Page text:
24 Wind Farms Wind farms are like power plants, with a number of turbines wired together before going to the transformer. The transformer steps up the voltage before the electricity goes out on transmission lines and the electricity grid. Some wind farms are very large. The largest wind farm in the U.S. is currently the Alta Wind Energy Center in California with 390 turbines and a 1,020 MW capacity. Large farms such as this can provide as much electricity as a traditional power plant when the wind is blowing. The NEED Project 2014

25 Offshore Wind Farms The NEED Project 2014
Many developers would like to move wind farms offshore because wind is faster, smoother and can be close to major population centers on the coast. The Bureau of Ocean Energy Management at the Department of the Interior has been granted authority to regulate offshore wind development in federal waters. There are currently no offshore wind farms in the U.S. Offshore wind development has been met with opposition in early projects such as the Cape Wind Energy Project. Other offshore construction is also expected to begin on the coast of Virginia. The NEED Project 2014

26 Residential Wind Systems and Net Metering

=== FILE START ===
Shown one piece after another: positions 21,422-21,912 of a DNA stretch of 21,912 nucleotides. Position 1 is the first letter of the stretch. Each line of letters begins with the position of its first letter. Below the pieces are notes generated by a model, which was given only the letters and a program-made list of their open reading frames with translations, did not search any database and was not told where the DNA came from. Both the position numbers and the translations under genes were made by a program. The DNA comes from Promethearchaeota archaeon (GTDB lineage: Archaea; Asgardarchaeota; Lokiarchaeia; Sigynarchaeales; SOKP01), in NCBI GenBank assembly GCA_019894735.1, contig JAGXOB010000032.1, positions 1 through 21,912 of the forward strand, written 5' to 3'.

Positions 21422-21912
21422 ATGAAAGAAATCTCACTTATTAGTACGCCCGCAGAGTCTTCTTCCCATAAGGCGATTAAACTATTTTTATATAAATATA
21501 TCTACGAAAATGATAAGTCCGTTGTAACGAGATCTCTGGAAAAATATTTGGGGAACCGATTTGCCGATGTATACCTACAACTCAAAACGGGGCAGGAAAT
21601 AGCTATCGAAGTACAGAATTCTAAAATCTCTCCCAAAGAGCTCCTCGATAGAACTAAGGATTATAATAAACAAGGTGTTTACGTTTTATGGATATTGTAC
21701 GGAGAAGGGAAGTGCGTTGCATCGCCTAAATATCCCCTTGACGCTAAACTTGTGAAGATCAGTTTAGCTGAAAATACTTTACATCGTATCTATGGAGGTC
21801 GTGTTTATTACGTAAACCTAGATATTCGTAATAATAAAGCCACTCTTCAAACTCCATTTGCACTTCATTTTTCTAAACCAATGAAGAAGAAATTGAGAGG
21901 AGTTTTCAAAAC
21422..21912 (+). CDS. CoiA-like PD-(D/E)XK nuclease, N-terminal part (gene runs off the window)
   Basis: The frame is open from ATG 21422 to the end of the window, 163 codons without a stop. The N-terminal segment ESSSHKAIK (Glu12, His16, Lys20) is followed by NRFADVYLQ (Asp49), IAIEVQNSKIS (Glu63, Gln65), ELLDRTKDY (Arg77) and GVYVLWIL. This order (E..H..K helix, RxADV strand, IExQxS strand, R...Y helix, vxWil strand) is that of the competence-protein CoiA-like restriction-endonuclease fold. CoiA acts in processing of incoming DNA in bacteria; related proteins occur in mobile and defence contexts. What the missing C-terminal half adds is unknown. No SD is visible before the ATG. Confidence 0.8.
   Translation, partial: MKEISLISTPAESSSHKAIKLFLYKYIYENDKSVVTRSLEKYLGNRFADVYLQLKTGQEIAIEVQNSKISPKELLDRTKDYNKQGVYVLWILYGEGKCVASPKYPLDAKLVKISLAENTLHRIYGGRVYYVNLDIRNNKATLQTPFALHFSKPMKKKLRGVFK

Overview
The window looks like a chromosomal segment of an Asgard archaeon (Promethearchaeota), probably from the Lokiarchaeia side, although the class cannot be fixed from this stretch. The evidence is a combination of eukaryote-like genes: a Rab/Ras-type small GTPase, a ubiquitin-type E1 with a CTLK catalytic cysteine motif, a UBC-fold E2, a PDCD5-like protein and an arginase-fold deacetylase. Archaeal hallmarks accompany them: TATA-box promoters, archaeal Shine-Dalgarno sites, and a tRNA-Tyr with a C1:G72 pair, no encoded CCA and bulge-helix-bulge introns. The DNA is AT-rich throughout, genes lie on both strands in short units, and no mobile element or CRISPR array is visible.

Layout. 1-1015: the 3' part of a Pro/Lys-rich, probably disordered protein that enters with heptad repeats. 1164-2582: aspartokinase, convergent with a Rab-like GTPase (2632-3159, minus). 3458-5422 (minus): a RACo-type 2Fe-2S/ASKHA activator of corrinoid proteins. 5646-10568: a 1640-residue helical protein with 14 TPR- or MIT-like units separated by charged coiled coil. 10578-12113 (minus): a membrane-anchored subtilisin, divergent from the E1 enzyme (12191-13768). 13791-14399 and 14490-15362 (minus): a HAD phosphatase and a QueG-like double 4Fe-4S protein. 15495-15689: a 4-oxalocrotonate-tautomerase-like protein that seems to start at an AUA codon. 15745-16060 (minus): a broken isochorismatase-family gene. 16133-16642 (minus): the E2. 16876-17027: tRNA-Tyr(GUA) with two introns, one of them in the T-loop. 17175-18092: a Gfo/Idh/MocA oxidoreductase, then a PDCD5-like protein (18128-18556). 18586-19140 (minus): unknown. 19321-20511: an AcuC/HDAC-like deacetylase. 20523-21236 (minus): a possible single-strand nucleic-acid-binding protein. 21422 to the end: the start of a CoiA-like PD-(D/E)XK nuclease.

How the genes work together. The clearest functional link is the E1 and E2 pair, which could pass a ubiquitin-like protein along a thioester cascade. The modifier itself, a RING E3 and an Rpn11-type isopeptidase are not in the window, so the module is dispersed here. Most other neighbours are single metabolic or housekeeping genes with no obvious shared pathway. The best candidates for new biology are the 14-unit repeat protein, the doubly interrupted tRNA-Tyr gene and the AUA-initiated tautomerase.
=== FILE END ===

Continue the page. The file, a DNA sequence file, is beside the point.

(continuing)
"Net metering" is a method of metering the energy consumed and produced at a home or business that has its own renewable energy generator, such as a wind turbine. With net metering capability, excess electricity produced by the wind turbine will spin the electricity meter backwards. This provides the customer with a credit to pull from when more electricity is needed. The customer is sometimes provided with full retail value for all the electricity produced. Not all utilities allow for net metering. Under existing federal law (PURPA, Section 210), utility customers can use the electricity they generate with a wind turbine to supply their own lights and appliances, offsetting electricity they would otherwise have to purchase from the utility at the retail price. But if the customer produces any excess electricity (beyond what is needed to meet the customer’s own needs) and net metering is not allowed, the utility purchases that excess electricity at the wholesale or “avoided cost” price, which is much lower than the retail price. The excess energy is metered using an additional meter that must be installed at the customer’s expense. Net metering simplifies this arrangement by allowing the customer to use any excess electricity to offset electricity needs used at other times during the billing period. In other words, the customer is billed only for the net energy consumed during the billing period. These small installations are often referred to as distributed power. Distributed power is generating capacity that is not located near a baseload power plant. The NEED Project 2014